Dad had had a small interest in a couple of horses with legendary local trainer Jocka Baillie which was our entrée to the memorable post-race drinks at Baillie’s oncourse stables. Baillie, who died in 2014, was one of only three trainers to have prepared Grand Annual Steeplechase and Warrnambool Cup winners. 

He, of course, trained Galleywood who features in one of the two great resurrection stories of the modern Grand Annual. Galleywood won the Brierly Steeplechase in 1983 and 1986 but his win in the 1986 Grand Annual was the stuff of folklore.

He’d fallen at the last fence in the 1984 Grand Annual and lay motionless on the track. The crowd feared the worst as screens were erected around the horse but, a couple of minutes later, there was huge applause as he managed to get to his feet. He’d been winded. Applause which was only exceeded when he returned to win in 1986.

Banna Strand, similarly, won the race two years after he’d crashed into the crowd in 2011. That mishap was brilliantly captured by then parttime photographer Sharon Chapman, who’s now built a career in racing photography. Banna Strand was one of five winners for New Zealand trainer John Wheeler – that record tally matched last year by Ciaron Maher.

The remarkable Jim Houlahan won it four times (his daughter Fran was also successful in 2003). Houlahan, who among many other distinctions built the Calder Speedway and was a punting confidante of Gregory Peck, was quietly spoken. Despite that, I recall him managing to demand the complete and silent attention of an otherwise raucous and rowdy crowd at a sportsman’s night during the May carnival.

Vic Douglas, who stabled with Baillie, notably won the race in successive years with Hoki, whose wins either side of those successes had been at the picnics. He won at 251 and 151 despite a level of confidence, which might have been passed on to those in the stable circle, from the trainer.

Baillie never trained a huge number of winners in any given season but invariably managed to produce at least one each year at his home town carnival – much to the delight of my mates, his brother Les’s friends and a raft of De La Salle old collegians who raced horses with him.

With St Arnaud Turf Club stalwarts Bill and Marilyn Knights, I raced a horse named Cachinnate with Baillie. He made an undistinguished debut at Stawell in February 2004 and resumed, at the carnival, three months later.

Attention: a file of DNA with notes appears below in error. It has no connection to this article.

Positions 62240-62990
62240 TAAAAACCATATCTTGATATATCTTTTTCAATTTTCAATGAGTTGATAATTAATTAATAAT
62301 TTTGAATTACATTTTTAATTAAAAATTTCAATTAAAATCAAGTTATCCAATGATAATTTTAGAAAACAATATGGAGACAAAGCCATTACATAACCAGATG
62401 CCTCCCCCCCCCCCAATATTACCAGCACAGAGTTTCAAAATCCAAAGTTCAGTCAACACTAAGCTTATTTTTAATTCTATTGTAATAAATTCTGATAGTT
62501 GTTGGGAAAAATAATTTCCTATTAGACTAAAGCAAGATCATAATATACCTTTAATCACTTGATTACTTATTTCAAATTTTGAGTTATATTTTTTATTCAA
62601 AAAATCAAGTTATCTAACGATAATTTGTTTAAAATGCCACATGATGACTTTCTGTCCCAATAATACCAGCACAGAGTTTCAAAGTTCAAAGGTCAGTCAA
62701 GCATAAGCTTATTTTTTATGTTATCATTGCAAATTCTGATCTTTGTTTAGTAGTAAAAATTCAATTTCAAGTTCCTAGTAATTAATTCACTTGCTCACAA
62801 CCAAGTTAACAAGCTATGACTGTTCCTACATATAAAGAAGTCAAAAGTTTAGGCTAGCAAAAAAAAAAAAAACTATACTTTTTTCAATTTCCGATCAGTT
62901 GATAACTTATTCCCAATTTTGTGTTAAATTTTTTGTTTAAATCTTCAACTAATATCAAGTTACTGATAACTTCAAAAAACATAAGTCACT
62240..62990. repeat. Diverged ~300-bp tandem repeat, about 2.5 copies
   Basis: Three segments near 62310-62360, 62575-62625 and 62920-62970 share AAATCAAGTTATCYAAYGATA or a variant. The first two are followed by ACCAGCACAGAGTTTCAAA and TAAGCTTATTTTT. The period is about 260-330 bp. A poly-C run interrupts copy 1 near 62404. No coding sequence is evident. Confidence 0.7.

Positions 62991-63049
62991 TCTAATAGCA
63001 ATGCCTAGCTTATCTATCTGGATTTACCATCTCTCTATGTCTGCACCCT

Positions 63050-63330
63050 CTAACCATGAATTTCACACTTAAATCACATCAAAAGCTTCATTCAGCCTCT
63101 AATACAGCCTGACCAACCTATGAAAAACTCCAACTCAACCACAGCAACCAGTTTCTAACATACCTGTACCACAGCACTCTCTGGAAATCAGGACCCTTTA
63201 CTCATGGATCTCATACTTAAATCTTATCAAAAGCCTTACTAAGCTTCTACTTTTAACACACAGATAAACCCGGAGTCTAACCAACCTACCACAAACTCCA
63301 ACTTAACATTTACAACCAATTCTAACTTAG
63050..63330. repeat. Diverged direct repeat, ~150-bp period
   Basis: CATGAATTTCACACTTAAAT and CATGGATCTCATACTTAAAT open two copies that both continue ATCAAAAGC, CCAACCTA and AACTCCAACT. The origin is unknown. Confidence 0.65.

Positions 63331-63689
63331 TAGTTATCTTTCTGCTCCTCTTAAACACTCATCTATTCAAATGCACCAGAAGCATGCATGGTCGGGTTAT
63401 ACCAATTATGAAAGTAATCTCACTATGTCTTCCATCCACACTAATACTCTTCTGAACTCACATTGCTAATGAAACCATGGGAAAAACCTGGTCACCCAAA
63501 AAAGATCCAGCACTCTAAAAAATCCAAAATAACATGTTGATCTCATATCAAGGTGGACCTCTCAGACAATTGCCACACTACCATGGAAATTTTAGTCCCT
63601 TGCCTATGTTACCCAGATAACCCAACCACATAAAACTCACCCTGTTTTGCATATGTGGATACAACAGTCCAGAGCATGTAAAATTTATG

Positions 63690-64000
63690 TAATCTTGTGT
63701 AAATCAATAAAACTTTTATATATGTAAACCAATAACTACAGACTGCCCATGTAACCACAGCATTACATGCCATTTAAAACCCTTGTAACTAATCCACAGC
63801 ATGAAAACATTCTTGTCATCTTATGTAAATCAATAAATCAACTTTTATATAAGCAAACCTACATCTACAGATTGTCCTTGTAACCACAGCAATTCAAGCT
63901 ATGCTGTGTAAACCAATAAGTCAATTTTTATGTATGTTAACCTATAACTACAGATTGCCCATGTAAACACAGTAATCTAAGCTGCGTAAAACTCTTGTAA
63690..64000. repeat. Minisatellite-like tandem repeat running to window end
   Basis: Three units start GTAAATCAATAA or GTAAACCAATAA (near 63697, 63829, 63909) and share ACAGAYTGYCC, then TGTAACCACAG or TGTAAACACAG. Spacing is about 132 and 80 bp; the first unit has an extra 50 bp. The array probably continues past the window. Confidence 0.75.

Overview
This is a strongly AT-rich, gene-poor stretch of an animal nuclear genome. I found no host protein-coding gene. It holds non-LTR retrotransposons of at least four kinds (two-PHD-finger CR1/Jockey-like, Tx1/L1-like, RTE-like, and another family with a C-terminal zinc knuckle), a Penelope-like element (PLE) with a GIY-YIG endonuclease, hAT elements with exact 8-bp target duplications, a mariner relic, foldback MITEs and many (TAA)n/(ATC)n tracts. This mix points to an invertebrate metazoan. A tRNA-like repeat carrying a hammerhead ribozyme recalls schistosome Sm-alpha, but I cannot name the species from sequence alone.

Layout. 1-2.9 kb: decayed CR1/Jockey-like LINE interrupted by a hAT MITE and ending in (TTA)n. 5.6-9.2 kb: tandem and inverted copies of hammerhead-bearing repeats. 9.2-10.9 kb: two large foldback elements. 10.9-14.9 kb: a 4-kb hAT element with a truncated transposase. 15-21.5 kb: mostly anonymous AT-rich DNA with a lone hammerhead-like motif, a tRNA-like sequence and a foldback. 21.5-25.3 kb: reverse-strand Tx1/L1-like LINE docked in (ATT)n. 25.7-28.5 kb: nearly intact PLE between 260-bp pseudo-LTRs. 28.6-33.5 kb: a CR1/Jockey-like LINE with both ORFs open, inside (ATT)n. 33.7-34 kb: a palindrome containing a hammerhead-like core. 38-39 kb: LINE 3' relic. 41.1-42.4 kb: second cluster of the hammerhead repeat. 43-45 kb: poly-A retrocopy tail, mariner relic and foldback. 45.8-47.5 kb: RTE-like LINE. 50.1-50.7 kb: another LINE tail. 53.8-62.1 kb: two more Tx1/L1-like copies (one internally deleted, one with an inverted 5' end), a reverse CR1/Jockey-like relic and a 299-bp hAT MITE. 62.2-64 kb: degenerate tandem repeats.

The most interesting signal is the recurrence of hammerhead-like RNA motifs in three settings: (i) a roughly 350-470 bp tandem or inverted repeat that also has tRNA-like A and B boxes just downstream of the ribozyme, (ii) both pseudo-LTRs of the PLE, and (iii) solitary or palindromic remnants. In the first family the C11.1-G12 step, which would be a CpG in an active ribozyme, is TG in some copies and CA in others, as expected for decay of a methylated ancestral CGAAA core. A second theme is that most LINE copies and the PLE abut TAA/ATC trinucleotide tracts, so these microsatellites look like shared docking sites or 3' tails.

“Done the form?,” Baillie asked. “Of course, they’re a moderate lot but Tony Noonan’s got one who might be smart. Only run in town was okay and it’s trialled well,” I said.

“It’d want to be Schillaci to beat us,” Baillie replied. This was such an out of character utterance of confidence from a man of measured understatement, I’d have had $10,000 on it if I’d had $10,000. As it was, I managed to have about 10 per cent of that sum on at 151. You know the end of the story. Cachinnate ran second after a somewhat ill-judged and overconfident ride from the jockey. 

“We’ll go straight to town with him now. He’ll be odds on wherever we take him in the bush now,” Baillie said, after recovering his composure, in yet another departure from his norm. Off to Moonee Valley; in front and home for all money at 301 before cardiac arrhythmia kicked in with 100 metres to run. Never mind. Cachinnate did go on to win on Oaks day, alas at Warrnambool, not Flemington.

Among the other notable Annual winners in my memory is trainer Quinton Scott, who prepared Rocky Affair to win the Brierly and the Annual in 1984, the year Galleywood fell. He also won the Wangoom Handicap that year with a “crock” Prince of Brandy who produced a barnstorming finish.

Robbie Laing, of course, won in 2009 with Sir Pentire, who hadn’t raced for two years. He beat Al Garhood, who would win the race the next two years. It was some training effort.

This year’s carnival, of course, begins next Tuesday. It’s a sell out for the Annual and Cup on Thursday but when I last looked online you could still get a general admission for Tuesday and Wednesday and even find an Airbnb – perhaps not in town but not too far away in the surrounding Irish enclaves.